6a architects (Stephanie Macdonald, Tom Emerson, founded in 2001) illustrate in their projects a sophisticated experience of space, light and material, also using locations throughout their history. Their work is surprising through its sovereign sense of lightness and originality, without disowning any of its sobriety.
Stephanie Macdonald, studied Fine Arts at the Portsmouth School of Art. Following a scholarship in Japan, he studied architecture at the Mackintosh School of Architecture, the Royal College of Art and the University of North London. His experience before moving to private professional practice includes working with Tom Dixon and collaborations with Glasgow artists. He has lectured to the new creative industries in Berlin representing the ICA and the British Council.
Tom Emerson studied architecture at the University of Bath, the Royal College of Art and the University of Cambridge. He combines his professional practice with teaching at the Architectural Association in London. He has published articles on architecture, literature and art, and has taught at several architecture and art schools, including the Chelsea School of Art at the University of Cambridge, the ICA and the Royal College of Art.
Philippe Prost, after dedicating to research for ten years or so, was called for help in 1991 on a 15-year long adventure at the citadel of Belle-Ile-en-Mer. Today, he has gathered a team of about fifteen professionals as passionate and demanding as he is to work with in the long-term.The main features of their work are the respect for the site’s history and geography, a deep analysis of the programme issue, a constructive approach, the choice of sustainable materials, and finally a regular presence on the construction site.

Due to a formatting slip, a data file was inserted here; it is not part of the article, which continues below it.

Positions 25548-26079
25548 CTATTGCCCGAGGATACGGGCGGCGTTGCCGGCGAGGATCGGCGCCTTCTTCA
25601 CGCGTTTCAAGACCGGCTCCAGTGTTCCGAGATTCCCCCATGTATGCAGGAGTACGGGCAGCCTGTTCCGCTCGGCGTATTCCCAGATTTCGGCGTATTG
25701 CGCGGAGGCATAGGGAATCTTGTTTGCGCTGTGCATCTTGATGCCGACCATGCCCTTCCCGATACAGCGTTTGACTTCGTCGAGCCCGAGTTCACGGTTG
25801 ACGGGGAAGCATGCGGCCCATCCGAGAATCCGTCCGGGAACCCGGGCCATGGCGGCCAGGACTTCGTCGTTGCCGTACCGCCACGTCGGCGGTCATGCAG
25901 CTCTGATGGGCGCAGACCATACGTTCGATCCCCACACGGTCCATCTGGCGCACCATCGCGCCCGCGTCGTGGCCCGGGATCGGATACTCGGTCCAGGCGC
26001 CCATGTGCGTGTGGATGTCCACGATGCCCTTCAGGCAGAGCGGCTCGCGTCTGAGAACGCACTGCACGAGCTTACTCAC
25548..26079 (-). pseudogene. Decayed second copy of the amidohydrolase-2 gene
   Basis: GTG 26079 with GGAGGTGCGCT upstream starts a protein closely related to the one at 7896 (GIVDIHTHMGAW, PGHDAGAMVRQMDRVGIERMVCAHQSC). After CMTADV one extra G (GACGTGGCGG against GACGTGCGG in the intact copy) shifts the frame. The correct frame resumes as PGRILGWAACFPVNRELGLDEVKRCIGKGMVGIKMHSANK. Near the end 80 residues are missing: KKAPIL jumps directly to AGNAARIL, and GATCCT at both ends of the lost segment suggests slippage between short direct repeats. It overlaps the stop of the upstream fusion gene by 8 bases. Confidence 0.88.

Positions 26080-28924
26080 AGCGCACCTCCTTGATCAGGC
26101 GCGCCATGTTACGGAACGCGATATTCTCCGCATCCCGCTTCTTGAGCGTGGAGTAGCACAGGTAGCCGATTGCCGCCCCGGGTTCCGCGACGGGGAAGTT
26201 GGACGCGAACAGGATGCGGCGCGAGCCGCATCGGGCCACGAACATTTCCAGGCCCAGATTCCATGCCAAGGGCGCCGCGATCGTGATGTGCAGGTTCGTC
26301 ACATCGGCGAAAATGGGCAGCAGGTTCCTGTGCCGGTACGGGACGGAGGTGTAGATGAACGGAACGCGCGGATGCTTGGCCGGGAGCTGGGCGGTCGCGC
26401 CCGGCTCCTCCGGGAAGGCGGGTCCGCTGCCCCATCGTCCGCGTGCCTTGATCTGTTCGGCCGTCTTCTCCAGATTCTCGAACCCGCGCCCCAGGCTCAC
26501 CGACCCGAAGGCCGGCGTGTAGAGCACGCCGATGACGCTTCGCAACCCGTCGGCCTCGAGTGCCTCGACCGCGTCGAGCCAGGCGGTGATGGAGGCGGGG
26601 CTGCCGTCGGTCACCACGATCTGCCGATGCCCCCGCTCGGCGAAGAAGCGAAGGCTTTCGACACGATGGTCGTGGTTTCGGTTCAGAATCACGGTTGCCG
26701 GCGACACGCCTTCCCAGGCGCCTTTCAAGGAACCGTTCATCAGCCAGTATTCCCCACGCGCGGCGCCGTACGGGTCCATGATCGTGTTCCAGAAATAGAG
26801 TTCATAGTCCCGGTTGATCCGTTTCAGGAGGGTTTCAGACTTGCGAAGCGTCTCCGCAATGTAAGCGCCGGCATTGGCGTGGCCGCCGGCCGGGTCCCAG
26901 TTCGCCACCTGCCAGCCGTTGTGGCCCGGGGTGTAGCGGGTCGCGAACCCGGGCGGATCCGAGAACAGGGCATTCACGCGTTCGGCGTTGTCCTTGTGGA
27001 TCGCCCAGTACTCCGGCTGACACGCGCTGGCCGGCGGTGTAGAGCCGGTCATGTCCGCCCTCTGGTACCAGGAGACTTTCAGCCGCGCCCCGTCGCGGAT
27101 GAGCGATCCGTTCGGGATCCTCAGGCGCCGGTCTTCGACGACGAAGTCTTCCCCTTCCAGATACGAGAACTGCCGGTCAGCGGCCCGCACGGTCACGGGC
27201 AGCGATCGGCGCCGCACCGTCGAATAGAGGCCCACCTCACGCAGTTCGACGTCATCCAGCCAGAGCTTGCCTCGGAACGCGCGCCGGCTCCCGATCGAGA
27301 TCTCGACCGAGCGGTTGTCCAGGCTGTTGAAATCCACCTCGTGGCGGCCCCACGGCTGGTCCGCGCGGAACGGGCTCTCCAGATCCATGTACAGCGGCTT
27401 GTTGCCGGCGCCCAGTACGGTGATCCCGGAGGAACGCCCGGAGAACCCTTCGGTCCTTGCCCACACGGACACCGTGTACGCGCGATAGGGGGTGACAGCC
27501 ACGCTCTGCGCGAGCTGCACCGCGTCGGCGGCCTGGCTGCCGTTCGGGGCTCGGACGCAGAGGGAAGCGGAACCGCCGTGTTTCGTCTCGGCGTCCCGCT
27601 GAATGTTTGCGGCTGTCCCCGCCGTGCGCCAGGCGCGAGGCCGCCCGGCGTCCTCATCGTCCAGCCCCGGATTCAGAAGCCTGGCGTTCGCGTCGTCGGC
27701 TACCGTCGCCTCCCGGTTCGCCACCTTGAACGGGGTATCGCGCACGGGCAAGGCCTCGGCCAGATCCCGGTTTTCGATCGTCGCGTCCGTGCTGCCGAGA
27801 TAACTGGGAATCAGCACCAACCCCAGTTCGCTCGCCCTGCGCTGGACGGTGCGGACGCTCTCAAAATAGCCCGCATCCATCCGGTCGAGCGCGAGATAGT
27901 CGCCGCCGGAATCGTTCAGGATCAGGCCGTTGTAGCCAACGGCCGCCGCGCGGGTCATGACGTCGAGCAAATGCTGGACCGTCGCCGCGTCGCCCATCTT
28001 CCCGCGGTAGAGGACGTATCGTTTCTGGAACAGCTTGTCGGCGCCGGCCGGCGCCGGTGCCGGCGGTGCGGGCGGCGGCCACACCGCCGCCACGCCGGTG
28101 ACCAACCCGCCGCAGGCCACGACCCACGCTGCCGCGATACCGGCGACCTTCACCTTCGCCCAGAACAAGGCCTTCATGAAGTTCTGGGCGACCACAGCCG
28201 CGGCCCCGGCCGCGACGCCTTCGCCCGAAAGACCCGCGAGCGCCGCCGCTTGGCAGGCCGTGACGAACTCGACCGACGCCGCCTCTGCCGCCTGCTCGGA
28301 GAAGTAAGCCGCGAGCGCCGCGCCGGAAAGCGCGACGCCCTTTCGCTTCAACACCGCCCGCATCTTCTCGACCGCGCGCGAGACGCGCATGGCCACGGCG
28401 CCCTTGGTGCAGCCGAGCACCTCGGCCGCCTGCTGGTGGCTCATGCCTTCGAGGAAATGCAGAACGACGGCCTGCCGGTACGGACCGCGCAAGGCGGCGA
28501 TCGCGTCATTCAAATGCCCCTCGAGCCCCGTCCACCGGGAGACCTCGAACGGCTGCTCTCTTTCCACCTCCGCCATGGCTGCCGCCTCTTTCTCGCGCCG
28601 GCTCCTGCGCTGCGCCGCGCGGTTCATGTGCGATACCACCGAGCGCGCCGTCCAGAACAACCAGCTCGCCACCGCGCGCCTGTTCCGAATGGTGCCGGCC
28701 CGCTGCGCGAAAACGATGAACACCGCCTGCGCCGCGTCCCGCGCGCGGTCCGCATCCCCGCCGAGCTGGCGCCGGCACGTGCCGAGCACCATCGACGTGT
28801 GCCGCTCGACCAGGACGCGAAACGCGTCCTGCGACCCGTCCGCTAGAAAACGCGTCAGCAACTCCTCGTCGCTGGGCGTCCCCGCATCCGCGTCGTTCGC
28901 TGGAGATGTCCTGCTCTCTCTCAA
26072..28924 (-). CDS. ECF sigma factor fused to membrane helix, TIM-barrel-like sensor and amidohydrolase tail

The notions of memory and context are at the root of all the projects they carry on, whether on a large or a small scale. He is professor and president of the Ecole Nationale Supérieure d’Architecture de Paris-Belleville. He has been awarded the Chevalier des arts et des lettres in 2014 and the Prize Equerre by the french group Le moniteur for the Memorial international Notre-Dame-de-Lorette.
In 2009 he was awarded the Prix de l’Equerre d’Argent awarded by the press group Le Moniteur for La Cour des Images, Bourg-lès-Valence. In 2008 he received the Prize for the architecture book for Vauban: the style of intelligence. A reference work for contemporary architecture. In 2004 he received an special mention in the Prix de l’Equerre d’Argent for Zac Réunion (housing), Paris 20th district.
Carmody Groarke have designed critically acclaimed buildings including Windermere Jetty Museum, the V&A Members’ Room and Maggie’s Cancer Care Centre Clatterbridge. The studio has designed projects for clients including artist Antony Gormley, British Land and the Royal Academy of Arts.
Current projects include a Temporary Museum for Charles Rennie Mackintosh’s Hill House, housing in Milan and a new international arts venue at Park Hill, Sheffield.
The practice has earned international recognition, winning several architectural competitions and awards for completed projects. Two monographs of the practice’ work have been published by the world renowned El Croquis and 2G.
They are passionate about education, they research and teaching at London Metropolitan University, where they have run a design unit since 2014. To date we have delivered 16 education projects including four masterplans, across a range of providers covering both the state and private sectors, and primary and secondary institutions.
They take a multi-disciplinary approach to design and have collaborated with many leading designers and engineers on a range of projects which include larger scale urban masterplans, bridges, landscapes and buildings.
Current projects include the Grand Egyptian Museum, at the Pyramids, the Giant’s Causeway Visitors’ Centre, Central Park Bridges at the 2012 London Olympic Park, a Library and School of Architecture at the University of Greenwich in Greenwich, London and a Mittelrheinbruecke in the Rhine Valley.